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In the Warm Lobby of the Chansonniers in Menilmontant

January 23, 2014

hotel les chansonniers Paris

hotel les chansonniers Paris

PARIS – I seem to be on a roll of attending and writing about open mics in Paris that are off the beaten path of the Latin Quarter. Last night for the first time in at least a year, I attended the open mic of the Chansonniers, which takes place just once per month, on the third Wednesday of the month. And I am so happy I did so….

The Chansonniers open mic is quite original, as it takes place in the nice, cozy, warm lobby of a small hotel, which I would not classify as seedy, since it does have this nice lobby, and this superb open mic. On the other hand, I don’t know what lies behind the lobby door… maybe I should find out….

Having said that, I first attended this open mic five years ago – already!!!!! – and made some of my first steps into the French open mic world there, and have some very warm recollections. But for various reasons, I have not been going in recent years. Part of the problem is its “once per month” angle. You tend to forget when you hit the third Wednesday….

Menilmontant is a very cool quarter of Paris in the 20th Arrondissement that has a real workers’, bona fide “lived in” neighborhood feel too it, but that is growing into an artistic center of the city. I love the area. So why am I not going back more often? The open mic is now hosted by Franck, whose stage name is She/Me, and it seems to me that this is probably the open mic in Paris that takes the title of being the most French of the open mics. I think the only acts that sang in English last night were my own, and the couple of songs that Raphaëlle did – both of which were recent ones for which I wrote the lyrics (so that makes my English omnipresent there last night) – excepting her fabulous Spanish song.

I managed to get a good video of her Spanish song, and she got a video of my Borderline. So those are both going up here. There were many more worthy acts last night, but I again have had a very slow internet connection today, so I will be unable to put up a full selection.

Oh dear, I almost forgot! There was indeed the interpretation – quite different – of Moriarity’s “Jimmy,” with Franck on guitar, and a friend of his doing the vocals. I got that up….

It’s three songs per performer at the Chansonniers, and it starts early, so if you do want to play, get there early. The sound system is not bad, but the guitar amp is behind your feet and the vocals come out of speakers in the back of the lobby – I’d have got some better vocal recordings otherwise….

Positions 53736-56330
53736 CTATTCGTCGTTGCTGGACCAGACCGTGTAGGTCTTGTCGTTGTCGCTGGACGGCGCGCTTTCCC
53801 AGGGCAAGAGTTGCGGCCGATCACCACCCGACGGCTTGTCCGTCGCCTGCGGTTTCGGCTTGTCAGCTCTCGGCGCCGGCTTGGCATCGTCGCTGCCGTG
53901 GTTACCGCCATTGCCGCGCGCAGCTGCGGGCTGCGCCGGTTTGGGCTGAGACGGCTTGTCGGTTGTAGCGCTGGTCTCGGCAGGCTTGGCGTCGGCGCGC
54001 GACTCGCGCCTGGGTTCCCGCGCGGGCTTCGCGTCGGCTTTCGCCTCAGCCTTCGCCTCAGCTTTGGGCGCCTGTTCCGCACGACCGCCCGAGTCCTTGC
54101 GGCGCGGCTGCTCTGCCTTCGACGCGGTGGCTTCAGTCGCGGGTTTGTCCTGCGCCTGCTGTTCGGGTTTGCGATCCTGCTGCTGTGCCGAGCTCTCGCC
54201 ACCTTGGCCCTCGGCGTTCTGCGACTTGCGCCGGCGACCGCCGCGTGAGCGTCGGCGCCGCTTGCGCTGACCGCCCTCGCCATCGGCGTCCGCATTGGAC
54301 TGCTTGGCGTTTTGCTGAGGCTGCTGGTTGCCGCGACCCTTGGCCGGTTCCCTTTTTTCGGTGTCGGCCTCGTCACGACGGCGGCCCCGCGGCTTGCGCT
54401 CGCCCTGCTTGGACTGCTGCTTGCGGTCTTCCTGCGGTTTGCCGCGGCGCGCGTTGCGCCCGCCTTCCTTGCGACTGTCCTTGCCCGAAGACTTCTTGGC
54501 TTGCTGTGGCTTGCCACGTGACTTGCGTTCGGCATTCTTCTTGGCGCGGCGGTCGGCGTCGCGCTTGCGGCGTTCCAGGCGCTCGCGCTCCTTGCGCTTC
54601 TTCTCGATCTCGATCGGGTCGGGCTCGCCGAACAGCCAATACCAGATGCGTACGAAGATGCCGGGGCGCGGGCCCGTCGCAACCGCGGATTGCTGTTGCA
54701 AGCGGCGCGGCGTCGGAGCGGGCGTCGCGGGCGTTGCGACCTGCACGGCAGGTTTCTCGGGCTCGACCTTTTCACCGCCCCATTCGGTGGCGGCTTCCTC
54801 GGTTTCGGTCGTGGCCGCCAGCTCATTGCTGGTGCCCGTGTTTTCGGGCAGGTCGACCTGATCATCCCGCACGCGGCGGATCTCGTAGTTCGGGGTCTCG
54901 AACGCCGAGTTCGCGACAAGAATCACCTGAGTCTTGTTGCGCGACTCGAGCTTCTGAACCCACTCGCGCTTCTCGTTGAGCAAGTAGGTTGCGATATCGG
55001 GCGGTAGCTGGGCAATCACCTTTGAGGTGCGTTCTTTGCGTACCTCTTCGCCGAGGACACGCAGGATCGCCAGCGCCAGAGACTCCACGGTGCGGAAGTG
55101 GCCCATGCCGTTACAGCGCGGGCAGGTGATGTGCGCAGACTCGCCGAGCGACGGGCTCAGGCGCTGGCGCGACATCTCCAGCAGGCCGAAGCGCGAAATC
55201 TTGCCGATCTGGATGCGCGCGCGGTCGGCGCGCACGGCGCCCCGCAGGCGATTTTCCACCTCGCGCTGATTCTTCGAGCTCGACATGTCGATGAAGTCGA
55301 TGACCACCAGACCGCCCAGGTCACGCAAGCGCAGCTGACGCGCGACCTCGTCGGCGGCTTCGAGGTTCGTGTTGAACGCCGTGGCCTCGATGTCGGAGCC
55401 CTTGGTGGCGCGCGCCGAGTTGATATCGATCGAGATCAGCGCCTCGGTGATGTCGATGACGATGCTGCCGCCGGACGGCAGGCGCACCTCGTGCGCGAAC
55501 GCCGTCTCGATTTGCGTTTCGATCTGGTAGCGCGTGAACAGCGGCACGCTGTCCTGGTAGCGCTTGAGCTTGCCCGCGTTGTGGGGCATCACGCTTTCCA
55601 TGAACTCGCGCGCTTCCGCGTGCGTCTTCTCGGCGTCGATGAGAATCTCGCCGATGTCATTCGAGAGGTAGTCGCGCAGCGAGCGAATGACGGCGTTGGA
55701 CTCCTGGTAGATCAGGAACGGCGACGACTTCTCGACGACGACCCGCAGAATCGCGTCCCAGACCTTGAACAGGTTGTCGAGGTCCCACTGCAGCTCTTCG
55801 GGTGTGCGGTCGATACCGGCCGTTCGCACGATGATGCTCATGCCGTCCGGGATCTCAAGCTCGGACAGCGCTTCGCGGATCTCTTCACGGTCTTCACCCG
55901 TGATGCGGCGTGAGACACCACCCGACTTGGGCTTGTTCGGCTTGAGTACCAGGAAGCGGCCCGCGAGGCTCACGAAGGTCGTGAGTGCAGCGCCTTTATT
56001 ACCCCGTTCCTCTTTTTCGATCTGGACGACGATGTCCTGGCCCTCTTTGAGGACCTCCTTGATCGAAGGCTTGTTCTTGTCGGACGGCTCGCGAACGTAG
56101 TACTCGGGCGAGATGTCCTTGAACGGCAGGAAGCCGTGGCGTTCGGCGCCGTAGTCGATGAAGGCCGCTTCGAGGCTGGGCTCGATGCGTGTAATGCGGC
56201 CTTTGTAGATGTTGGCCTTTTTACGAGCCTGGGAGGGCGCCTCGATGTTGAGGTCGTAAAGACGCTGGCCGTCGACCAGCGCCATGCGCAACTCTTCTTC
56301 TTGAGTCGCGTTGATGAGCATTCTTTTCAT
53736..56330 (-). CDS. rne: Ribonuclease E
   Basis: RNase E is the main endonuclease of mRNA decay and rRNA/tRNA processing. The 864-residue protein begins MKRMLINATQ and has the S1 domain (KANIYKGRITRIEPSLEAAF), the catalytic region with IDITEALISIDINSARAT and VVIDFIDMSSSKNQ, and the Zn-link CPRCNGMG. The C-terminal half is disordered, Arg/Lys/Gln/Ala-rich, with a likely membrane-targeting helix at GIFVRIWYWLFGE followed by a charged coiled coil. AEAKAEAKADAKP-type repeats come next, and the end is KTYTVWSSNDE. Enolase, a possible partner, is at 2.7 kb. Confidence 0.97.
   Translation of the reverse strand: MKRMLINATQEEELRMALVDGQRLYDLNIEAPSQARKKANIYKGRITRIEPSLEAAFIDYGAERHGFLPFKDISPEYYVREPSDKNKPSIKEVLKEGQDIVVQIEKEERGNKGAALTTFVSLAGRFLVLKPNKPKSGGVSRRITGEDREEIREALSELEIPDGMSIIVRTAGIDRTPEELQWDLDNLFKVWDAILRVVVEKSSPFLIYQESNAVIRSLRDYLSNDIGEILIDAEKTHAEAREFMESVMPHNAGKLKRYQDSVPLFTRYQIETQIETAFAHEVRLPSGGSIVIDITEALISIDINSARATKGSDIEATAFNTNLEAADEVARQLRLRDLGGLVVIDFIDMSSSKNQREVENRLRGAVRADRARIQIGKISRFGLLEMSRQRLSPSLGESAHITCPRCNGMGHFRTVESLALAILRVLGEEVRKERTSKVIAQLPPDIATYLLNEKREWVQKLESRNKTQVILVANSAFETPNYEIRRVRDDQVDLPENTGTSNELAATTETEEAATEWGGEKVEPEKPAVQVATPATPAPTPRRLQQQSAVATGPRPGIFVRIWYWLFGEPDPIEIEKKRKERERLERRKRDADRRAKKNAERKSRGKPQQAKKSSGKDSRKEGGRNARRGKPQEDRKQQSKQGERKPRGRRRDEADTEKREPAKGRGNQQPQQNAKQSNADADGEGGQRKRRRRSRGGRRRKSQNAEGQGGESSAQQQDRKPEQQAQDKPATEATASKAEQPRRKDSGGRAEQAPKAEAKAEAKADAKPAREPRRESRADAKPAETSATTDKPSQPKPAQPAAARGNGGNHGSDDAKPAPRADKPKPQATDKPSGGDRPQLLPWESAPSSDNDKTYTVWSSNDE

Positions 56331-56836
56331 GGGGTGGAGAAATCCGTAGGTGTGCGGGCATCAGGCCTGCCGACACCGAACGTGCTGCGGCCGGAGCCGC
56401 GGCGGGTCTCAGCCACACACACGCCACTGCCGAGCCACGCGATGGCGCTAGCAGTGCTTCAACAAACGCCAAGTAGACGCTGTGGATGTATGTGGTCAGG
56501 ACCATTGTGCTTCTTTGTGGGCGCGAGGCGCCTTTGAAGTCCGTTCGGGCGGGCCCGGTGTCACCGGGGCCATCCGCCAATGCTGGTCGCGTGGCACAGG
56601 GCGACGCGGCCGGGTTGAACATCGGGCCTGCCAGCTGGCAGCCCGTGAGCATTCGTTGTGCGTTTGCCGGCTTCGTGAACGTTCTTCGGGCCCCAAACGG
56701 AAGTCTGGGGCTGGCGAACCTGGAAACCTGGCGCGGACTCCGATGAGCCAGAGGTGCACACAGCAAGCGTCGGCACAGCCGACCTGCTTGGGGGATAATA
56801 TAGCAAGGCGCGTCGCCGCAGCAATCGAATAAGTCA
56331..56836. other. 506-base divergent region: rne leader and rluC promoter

A Moriarty-linked Open Mic Moment

January 26, 2011

One of the beauties of attending open mics is that it is really live music and that means it is really unpredictable as to what will happen, who will be in great playing shape, how you will react and play and how the audience will be in listening. It’s a real-life, live music situation – totally unpredictable. But another thing that sometimes happens at open mics that is even more unpredictable is the various synchronicities that can happen in meeting people.

It was by happenstance during a conversation a few months ago at Ollie’s open mic at the Ptit Bonheur La Chance bar that Ollie himself would be playing in Singapore when I was there last September. I learned this through a family member of his, and not through him. So we decided to link up and play at a bar while in Singapore, and it was very cool.

Last night at Ollie’s among the musicians was a friend whom I first met and discovered singing at the Galway last June. One of the main songs on her repertoire is “Jimmy,” by the band Moriarty. “Jimmy” was the band’s first single, and it was a hit.

“Jimmy” also happens to be the song that my friend sang in the first video I put up on this blog of her (deleted many years later, at her request), where I mention sung by “a Dutch woman.” Last night my friend decided at the last minute to go to Ollie’s open mic, and one of the songs she sang was “Jimmy.”

Let’s rewind a little. One of the regular musicians at Ollie’s open mic in recent months is an American who has lived in Paris most of his adult life – like me – named Wayne Standley. He sings a pretty classic American repertoire that runs from country to Bob Dylan, as well as some other 60s rock classics. I’ve put up videos of Wayne since as early as June (Wayne Standley is in the first video on the page under this link, for instance.)

In recent weeks I learned the Wayne was, in fact, the father of Rosemary Standley who is the singer at Moriarty who sings the song “Jimmy.” So last night, without her knowing it, my friend sang one of the main songs in her repertoire in front of the father of the woman whose song it is. Rosemary, like the other members of the band, grew up in Paris, but has a very strong American country, rock and folk background, and when you meet and hear Wayne, you know why.

After, up in the bar, Wayne presented himself to my friend. Needless to say, she was blown away by the news that he was Rosemary’s father. She also realized that she had heard the father of Rosemary singing too, without knowing who it was. (As it turns out, Rosemary and Wayne sometimes performer together too.)

And I thought, yes, this is the open mic. This is the rear nerve center of one of the great reasons we do these things – we meet people, connect with people, and we see and feel and hear our music different because of the context as well.

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